- Jhonen is a comedy genious. JTHM brought about a new prespective to my life. It's the most entertaining thing in the world, aside from maybe squee or Invader Zim. I personally dont have cable but my boyfriend tapes em for me (^_^) EEP! so sweet. NEways, thanks Vasquez for everything you've created.By:Lauren Abman (not verified)
- I love Zim and I watch cartoons 8hrs. a day so in my mind Nic. sucksBy:amanda dotson (not verified)
- Um..I seem not to be able to start these kind of things so great so um...yeah.There I started it! First of all I happen to be a huge Jhonen Vasquez fan.I was also like that other kid who posted a comment working on a commic with a writer,i guess you can say friend. I have grown not to like that because you never know what may happen,I mean the kid that wrote my comic and I aren't speaking.I also plan on never speaking to him again, so I think you(the kid who wrote that comment) should try once to write your own,and NO I am not trying to be mean.JTHM was the first comic book I read believe it or not,and it was the past November 23rd.Yes,it's sad really.What also is sad,is that I haven't read any of Jhonen's work besides JTHM. I want to.Since then I really started to enjoy drawing in that style.Although I don't exactly count on doing anything about it in the future, I don't exactly want to make an animated TV show when I get older...not at all,it won't happen. I don't even have a good reason for it,I just don't want to.I would like to write a comic though.I am working on one write now,one that I plan on writing myself. Well,I WOULD write more but this comment is just way to long as it is.TY for your time...Oh and I agree,watching Scooby Doo is like watching feces for a half hour.I don't like it >.By:Kelly h (not verified)
- Thank you, this web site has been such a blessing and learning tool into the world of animation. Being a writer and creator I have found some very important lessons. I am only small fry at this stage of my new adventure. I would like to pass on a Quote from an old Tutor: "Failing to plan is planning to fail." Once again Thanks. Anthony FayBy:Anthony Fay (not verified)
- This was a good interview, and actually addressed a few questions that I had about Jhonen Vasquez's work. One item of particular interest to me was his mention of blurring the lines between good and evil. There aren't any clearly drawn lines to divide "good" and "evil" into respective camps. I first noticed this theme in JTHM, of course, and I also noticed it in Invader Zim, so I was wondering about its significance to the author, given its seeming prevalence. It's something that I've been thinking about for a while, so maybe that's why I became such a fan of Jhonen's work. Of course, I *do* realize that it's entertainment, so I have a lot of fun with it, thinking all the while. :) It's brilliantly funny, and with a point. Jhonen Vasquez, if for some reason you ever happen to read this, thank you for unknowingly clearing up that question I had about the theme in your work. :) Kudos on all the recognition - you deserve it. I'm quite upset about Zim's cancellation, but I trust that you'll move on to bigger and better things.By:L C (not verified)
- While I agree with general statements made above, my reflections bring me to ponder what I will deem as the 'Disney' target audience. Commercially, it may seem viable to target 11-14 yr olds to sell other products to, but what does this do for our respectful artform. Many in the community, both closely and more distantly aligned with the animcommunity are still touch and entertained by that 'good little un-spoiled part deep down in all of us' I think the recent production 'Shrek' and it's subsequent success illustrates this poignantly. Target this demographic, have fun with any production and as sure as oreos have cream 'tween, you'll succeed.By:Gavin Stevenson (not verified)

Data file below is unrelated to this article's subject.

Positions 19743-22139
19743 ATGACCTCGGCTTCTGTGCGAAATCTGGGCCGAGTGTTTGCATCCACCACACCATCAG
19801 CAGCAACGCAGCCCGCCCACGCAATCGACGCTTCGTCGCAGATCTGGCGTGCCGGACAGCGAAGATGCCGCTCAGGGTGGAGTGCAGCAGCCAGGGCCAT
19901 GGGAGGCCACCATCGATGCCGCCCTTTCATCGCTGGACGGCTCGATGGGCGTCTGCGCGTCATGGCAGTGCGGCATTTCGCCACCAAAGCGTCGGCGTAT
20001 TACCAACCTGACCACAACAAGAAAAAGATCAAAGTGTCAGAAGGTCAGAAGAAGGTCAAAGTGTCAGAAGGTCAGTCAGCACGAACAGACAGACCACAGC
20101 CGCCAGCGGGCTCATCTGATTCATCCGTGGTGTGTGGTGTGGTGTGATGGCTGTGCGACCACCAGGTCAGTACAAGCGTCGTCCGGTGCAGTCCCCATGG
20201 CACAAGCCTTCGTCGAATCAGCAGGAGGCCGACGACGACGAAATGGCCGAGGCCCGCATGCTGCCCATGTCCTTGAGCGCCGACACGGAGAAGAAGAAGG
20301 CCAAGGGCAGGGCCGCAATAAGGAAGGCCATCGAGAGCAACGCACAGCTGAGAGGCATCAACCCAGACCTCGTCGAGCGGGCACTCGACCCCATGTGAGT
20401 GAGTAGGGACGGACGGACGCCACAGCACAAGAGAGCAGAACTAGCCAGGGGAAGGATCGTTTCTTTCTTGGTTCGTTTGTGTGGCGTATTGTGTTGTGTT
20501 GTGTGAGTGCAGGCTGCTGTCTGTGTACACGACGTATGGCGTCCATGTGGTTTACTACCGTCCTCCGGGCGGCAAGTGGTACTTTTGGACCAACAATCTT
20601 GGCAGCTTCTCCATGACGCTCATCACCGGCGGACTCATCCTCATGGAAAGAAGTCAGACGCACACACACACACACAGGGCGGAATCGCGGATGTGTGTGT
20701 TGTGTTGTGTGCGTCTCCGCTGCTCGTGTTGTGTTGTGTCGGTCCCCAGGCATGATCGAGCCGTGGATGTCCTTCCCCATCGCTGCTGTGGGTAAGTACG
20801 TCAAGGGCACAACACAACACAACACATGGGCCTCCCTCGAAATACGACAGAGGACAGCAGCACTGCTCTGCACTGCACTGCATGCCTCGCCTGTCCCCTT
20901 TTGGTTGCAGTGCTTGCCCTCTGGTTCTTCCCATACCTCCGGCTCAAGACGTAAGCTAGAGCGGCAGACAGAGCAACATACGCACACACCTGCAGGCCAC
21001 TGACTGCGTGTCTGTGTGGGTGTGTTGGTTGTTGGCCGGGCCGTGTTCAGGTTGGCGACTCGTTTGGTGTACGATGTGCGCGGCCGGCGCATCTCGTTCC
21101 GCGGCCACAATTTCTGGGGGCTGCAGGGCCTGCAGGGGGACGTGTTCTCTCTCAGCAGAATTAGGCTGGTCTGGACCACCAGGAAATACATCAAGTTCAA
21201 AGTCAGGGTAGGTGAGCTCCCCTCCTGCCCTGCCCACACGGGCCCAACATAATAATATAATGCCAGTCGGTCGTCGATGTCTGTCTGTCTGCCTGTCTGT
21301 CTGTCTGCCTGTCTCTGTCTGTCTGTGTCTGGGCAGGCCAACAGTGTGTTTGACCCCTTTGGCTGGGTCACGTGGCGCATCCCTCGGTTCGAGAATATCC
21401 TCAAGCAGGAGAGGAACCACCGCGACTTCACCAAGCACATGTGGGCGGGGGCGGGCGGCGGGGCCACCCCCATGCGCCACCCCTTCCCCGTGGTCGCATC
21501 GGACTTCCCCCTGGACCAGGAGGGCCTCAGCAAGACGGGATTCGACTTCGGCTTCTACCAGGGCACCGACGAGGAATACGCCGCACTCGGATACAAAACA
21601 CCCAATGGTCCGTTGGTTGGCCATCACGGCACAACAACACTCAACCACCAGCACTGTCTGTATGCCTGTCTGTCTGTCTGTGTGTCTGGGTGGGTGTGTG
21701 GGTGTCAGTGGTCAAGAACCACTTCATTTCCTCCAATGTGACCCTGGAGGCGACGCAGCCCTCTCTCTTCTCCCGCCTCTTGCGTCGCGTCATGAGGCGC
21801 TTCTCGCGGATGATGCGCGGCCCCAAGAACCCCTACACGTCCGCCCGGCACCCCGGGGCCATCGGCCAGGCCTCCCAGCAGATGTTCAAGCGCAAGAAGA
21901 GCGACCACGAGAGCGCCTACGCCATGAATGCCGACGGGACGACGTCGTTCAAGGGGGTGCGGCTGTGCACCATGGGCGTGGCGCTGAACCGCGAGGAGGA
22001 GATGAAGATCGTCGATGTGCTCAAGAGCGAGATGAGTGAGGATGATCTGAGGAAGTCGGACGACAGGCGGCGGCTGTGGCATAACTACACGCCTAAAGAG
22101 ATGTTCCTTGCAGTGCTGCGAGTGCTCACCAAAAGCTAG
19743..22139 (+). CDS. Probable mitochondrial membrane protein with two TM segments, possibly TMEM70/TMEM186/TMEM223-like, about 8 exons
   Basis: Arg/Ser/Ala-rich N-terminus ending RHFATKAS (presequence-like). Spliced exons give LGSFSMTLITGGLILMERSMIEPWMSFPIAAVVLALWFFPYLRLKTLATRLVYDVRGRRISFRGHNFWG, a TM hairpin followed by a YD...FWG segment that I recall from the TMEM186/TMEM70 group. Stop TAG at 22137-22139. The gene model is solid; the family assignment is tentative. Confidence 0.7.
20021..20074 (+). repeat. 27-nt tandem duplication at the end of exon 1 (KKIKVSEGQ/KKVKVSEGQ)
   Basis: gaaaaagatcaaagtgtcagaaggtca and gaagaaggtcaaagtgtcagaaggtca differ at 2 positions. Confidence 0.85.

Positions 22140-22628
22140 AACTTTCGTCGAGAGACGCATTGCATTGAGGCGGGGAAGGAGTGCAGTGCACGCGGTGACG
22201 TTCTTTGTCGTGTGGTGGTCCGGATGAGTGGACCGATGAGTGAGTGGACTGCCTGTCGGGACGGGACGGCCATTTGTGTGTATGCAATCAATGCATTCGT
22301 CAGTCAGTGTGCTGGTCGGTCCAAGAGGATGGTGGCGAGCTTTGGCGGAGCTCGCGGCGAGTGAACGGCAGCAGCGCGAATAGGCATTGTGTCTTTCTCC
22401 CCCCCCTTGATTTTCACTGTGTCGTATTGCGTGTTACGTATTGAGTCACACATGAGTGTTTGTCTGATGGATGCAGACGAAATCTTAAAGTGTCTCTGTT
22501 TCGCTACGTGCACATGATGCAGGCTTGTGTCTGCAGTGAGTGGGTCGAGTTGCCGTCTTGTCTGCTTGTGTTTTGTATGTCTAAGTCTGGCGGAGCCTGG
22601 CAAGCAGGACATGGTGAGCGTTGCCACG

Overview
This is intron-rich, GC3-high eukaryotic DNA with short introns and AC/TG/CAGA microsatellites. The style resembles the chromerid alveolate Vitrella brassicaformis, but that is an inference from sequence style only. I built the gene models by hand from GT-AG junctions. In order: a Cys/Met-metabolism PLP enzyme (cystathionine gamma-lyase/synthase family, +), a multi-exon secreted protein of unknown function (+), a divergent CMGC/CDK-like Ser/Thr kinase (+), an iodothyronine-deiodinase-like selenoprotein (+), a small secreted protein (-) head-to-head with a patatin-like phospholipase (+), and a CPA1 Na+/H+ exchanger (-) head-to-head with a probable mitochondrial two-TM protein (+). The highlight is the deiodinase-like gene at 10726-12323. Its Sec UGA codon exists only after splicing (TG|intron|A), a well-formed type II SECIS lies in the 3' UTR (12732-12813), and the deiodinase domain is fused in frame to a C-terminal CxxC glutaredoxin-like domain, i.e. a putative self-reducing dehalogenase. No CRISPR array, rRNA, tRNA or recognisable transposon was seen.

- Zim is cancelled. Forever.By:Invader Sayna (not verified)
- Thanks for such a article. please keep on... thank you.By:Anant Purekar (not verified)
My first animating stint was on TOM TERRIFIC, Gene, and what a pleasure it was working with you and Connie Rasinski, Bob Kuwahara, and Jim Tyer directing. I pass the old Terrytoons building nearly every day here in New Rochelle...(it's now a huge fresh fruit and veggie outlet)...and I swear that on some beautiful terrific days I can hear Tom saying..."You're TERRIFIC, Manfred !!!" And Manfred of course responds, "No...YOU'RE TERRIFIC, TOM".
45 years later, I'm still animating, and I can't think of another character that I enjoyed working on quite as much as TOM.
Thanks for letting the world know about Bill Weiss. When I'd been working at TERRYTOONS for eight years, out of a clear blue sky (I had finished my animation apprenticeship and was due to be classified a "master animator" with a $30 dollar a week raise to $176...) he fired me on an overcast Thanksgiving Eve. What a thoughtful, considerate, wonderful guy !!!
It was a pleasure and an inspiraton working with you, Gene....and altho Eli, and Connie and Bob and Jim and Lars and Artie Bartsch are gone, I'm so glad to see that YOU are -- not only still around, but still full of the fire and enthusiasm of old.
Thanks, Gene !By:Doug Crane (not verified)
- While I respect the point that is being brought up, I would like to pose an additional thought. The Animation Pimp has a valid point in thinking that whom ever was involved with the terrorist attacks of September 11th is mearly striking out because they lack the ability to communicate what is truly bothering them. But I ask, how many times would your child try to tell you what they want before they explode at you? How many times do you say, "Just a minute" before you acutally listen to your child? How many times, at a lesser level, have those terrorists tried to get their message accross? How many times have we ignored them? What else is going to happen before we pull our heads from the sand and look the problem straight in the face.By:S. Tallman (not verified)
- I was interested to see Waking Life because I had seen Bob Sabiston's previous work, and his new program was similar to one I wrote myself... This film was experimental on a number of fronts: - the artists in most cases didn't know anything about animating and didn't really need to. - each scene was handled by different artists (although I wish more of them had strayed from the original visual material more) - the film was extremely talky and philisophical, which I think did not go well with the idea of animating it. I hope Linklater's actual dreams are not this talky. So I see this film as a good experiment, and a harbinger of much better films to come. Films that perhaps don't have much in the way of dialogue, but express themselves in dynamic imagery. Animated work that neither looks like "reality" nor like the same hardlined characters we've seen for decades. Films that may not even have "characters" or any licensable material in them.By:Henry Lowengard (not verified)